It isn’t often that a review can declare something categorically; we generally are forced to deal in nuance with products. So when something categorically better than the standard comes across our desks, it is an absolute treat to put through the wringer. One of these products has been Vision’s new Metron Crankset.
The Metron crankset is, simply put, gorgeous to look at, from the wind-tunnel shaped crank arms to the nude carbon and Vision “V” paint job. Ours came in 53/39 chainrings and 175mm crank arms, as we tend toward the tall side (both Mike and Devon ride 58cm TT machines), and in BB386, which requires a pair of spacers in order to be run with a BB30 bottom bracket. What is interesting, here, is that this does not change the q-factor for your pedal locations at all – a design goal by Vision. The practical upshot of this is that the crank arms, by being straighter, are noticeably stiffer than their BB30 counterparts, even allowing for other carbon fiber entries. The lack of compliance is noticeable at once, and instantly translates into a smoother, more powerful pedal stroke, as well as keeping your feet and knees in better alignment, though the last point may only be readily apparent with long hours spent with both types of cranks. It may also be worth noting that the BB386 standard, by using a longer spindle, which is aluminum on the Metron crank, also increases through-bracket stiffness, so there is less side to side squirm in the bike under hard out-of-the-saddle efforts. Frankly, the test bike (Devon’s DA) felt quicker to spin largely due to the reduction in parasitic loss with the Metron than with his factory kit, a TriMax Compact.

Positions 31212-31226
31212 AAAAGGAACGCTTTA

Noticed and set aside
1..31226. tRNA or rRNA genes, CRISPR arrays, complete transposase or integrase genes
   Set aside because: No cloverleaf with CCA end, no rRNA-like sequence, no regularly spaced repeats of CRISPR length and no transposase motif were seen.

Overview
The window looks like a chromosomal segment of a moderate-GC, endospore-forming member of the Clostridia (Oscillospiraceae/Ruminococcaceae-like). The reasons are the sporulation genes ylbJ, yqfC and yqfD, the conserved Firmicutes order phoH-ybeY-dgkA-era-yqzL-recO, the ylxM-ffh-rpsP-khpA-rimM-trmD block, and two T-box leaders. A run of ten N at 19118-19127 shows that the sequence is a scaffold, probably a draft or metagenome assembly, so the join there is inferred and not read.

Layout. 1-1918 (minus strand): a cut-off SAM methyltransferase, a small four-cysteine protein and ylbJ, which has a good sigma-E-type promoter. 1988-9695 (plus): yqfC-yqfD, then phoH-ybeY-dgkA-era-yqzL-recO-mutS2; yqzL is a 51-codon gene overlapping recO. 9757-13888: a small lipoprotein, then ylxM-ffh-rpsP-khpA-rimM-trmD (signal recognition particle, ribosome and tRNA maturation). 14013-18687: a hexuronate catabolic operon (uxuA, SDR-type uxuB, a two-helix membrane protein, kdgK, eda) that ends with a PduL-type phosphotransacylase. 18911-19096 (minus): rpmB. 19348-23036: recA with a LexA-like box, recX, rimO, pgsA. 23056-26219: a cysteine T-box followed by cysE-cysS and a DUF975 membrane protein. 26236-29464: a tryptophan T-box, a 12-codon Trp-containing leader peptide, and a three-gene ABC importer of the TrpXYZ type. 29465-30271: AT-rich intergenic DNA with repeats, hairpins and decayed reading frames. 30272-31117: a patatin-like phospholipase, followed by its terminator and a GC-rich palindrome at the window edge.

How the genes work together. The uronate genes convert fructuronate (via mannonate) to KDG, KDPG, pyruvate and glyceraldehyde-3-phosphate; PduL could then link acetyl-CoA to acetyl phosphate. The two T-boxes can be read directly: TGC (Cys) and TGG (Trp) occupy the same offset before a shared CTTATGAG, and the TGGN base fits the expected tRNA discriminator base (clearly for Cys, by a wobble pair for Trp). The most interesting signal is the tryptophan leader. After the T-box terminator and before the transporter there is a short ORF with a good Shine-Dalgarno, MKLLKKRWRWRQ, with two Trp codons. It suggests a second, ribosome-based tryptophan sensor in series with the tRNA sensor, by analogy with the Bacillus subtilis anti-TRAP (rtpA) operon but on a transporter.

There has also been a question on the width increase of the bottom bracket while maintaining the same q-factor for clearance for those of the community with splayfoot, or “duck feet” as the saying goes, where a person’s feet point out to the sides of the body, pushing their heels in. Devon suffers from such an affliction, and found that while his clearance to the spindle was reduced, he still had plenty of room to pedal and sprint with no interaction between his heel and the crankset. (We covered this more in-depth in our First Ride article here). In the event this has been a point of hesitation for you, rest easy: BB386 may reduce your clearance, but you’ll be just fine.
In the end, we are confident in saying that this is a phenomenally stiff crank, capable of putting down every fraction of a watt your legs can produce and wasting none of it from play of any kind in the crank or bracket. It moves incredibly smoothly, and swapping between the rings was supple and seamless. If you’re looking to get off aluminum arms and onto carbon, look no further: your crankset is already here.